Mental health is a deeply important issue, one that has often gone ignored in our mainstream society. Somehow, it's developed a taboo that keeps the conversations either in hushed tones or neglected completely. But one in five adults in the U.S. experience mental illness in a given year. In fact, chances are you've asked one of them the question How are you? sometime this week. Because that question is so often answered routinely, or not at all, Philosophy's Hope & Grace Initiative launched its first-ever national campaign—called How Are You, Really—because it's time to have an open, honest conversation about mental issues.
Inspired by the initiative and eager to learn more, I reached out to a couple of experts on ways to stabilize and soothe feelings of doubt, anxiety, and helplessness. In essence, they both concluded it was best to create a "toolbox" of coping mechanisms and observe how you feel afterward. While some of these feelings may be fleeting (like a bad day or sad situation), many can be symptoms of a mental health condition. "Your immediate discomfort will be easier to bear if you have a long-term treatment plan because you can remind yourself that your difficult times are becoming fewer and less severe. Remember that you are not alone and help is available," suggests Katrina Gay, a director at the National Alliance on Mental Illness.
For your own set of tools, keep reading for easy, inexpensive ways to check in with yourself each day.
"Open up," suggests Rachel Brathen, a New York Times best-selling author, yoga teacher, and Philosophy brand ambassador. "Sharing how we feel is the most important part when it comes to emotional balance. Pain grows in the dark, so let it out. Talk to friends and family or see a mental health professional. I find that baring my soul when things get heavy immediately makes me feel lighter. Also, it reminds us that we are not alone."
Make a list of things you are grateful for every day. If you're having a tough day, find just one.
"Symptoms of some mental health conditions, like mania in bipolar disorder, can be triggered by getting too little sleep," says Gay. In fact, a number of studies have found sleep deprivation is associated with the onset of hypomania or mania in patients.
Some machines will help you fall asleep faster, as will a number of workouts, foods, and apps. For more comprehensive advice, take a peek at some detailed accounts of our own editors' sleep trials and tribulations, the latest products to help you nod off, and all the new relevant research—all in one place.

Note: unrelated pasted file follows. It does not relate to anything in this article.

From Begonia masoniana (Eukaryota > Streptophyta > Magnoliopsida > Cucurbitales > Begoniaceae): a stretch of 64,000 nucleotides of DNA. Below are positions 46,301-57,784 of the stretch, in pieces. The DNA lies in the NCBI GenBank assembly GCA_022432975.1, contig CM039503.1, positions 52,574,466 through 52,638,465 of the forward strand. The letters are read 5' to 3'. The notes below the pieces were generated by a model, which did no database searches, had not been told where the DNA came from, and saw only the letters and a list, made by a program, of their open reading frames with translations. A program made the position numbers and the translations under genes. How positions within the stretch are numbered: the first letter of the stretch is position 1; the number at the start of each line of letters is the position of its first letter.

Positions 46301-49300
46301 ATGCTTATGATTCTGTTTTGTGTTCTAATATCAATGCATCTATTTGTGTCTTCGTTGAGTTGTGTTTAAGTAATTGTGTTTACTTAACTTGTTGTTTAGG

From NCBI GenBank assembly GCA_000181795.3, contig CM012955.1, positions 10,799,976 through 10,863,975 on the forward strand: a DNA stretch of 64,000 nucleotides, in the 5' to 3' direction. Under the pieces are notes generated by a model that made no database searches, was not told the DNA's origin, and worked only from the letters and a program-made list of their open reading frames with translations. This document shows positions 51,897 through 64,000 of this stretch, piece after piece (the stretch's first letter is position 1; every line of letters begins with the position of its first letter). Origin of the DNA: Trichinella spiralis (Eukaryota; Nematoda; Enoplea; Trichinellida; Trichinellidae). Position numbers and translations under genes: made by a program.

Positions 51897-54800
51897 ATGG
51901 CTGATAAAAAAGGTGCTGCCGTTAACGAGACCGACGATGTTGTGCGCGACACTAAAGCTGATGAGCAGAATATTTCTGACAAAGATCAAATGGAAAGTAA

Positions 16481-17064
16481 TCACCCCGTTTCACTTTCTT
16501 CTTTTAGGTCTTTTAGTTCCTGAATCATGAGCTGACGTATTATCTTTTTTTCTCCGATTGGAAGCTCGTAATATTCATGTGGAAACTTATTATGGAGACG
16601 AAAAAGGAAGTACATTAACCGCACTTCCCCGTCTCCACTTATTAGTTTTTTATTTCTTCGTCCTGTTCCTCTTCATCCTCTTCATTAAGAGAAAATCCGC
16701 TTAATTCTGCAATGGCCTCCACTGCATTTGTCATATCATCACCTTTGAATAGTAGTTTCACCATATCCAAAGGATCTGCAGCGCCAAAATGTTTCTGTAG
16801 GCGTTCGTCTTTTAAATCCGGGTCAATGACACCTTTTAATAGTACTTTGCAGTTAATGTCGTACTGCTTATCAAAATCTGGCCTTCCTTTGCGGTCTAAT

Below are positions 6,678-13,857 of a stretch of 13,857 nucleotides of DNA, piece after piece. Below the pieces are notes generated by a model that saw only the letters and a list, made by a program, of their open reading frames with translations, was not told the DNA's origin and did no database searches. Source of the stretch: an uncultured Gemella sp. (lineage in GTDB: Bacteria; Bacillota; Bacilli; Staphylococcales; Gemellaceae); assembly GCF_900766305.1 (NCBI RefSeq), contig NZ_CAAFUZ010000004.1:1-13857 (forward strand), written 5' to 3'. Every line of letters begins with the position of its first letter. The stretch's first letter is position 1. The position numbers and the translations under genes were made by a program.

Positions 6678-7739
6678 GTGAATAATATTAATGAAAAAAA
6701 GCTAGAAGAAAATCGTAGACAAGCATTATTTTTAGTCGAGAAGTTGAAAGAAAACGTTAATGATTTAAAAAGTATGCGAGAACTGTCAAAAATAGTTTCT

"Meditate," says Brathen. "Spending just five minutes sitting in silence focusing on your breath in the morning can turn a whole day around. Most of the problems we are pondering and issues we are dealing with are amplified by our minds—what happens when you dive into silence?"
"Practicing yoga," Brathen continues, "is a wonderful segway into meditation if you find the idea of sitting in silence by yourself daunting. Find a studio and a teacher you resonate with and try a beginners class if you're new to the practice. In savasana, allow yourself to be. Watch what comes up. Know that you are an integral part of this world and everything you are feeling is valid! We all feel the same things, just not always at the same time. Remember—everything you are is good enough."
Remember that you are not alone and help is available.
"Schedule time to walk outside, bike, or join a dance class," says Gay. "Whatever you do, make sure it's fun. Exercise naturally produces stress-relieving hormones in your body and improves your overall physical health."
Brathen adds, "Get out of your head and into your body. Moving our bodies is a great way to clear our heads, and it helps to bring our awareness into the present moment. Get into the habit of moving your body every single day, no matter what you choose to do."
"Set aside time for yourself, accept your needs, and manage your schedule," recommends Gay. "Schedule something that makes you feel good. It might be reading a book, going to the movies, getting a massage, or taking your dog for a walk. Additionally, recognize what your triggers are. What situations make you feel physically and mentally agitated? Once you know this, you can avoid them when it's reasonable to, and to cope when you can't.
"Prioritizing your activities can also help you use your time well. Making a day-to-day schedule helps ensure you don't feel overwhelmed by everyday tasks and deadlines."
Whether it's a journal entry or a gratitude list, get into the habit of putting your thoughts and emotions down on paper. "It's a great way to release things that might be bothering us—it can help us get a new perspective," explains Brathen. "Also, it allows for a quiet moment to reflect on the day. Light a candle, make a cup of tea, and just write."
"When things get tough, it's important to remember we still have beauty present in our lives," she continues. "Make a list of things you are grateful for every day. If you're having a tough day, find just one. We tend to take things for granted when we get stuck in a downward spiral so remind yourself of everything you have to be thankful for. It could be something as simple as the roof over our head, the taste of coffee in the morning, your pet, a loved one, or even just the ability to have time to sit and write down a list of what you're grateful for. Beauty is all around—don't forget that."
For more, here's a (very) honest discussion about mental health.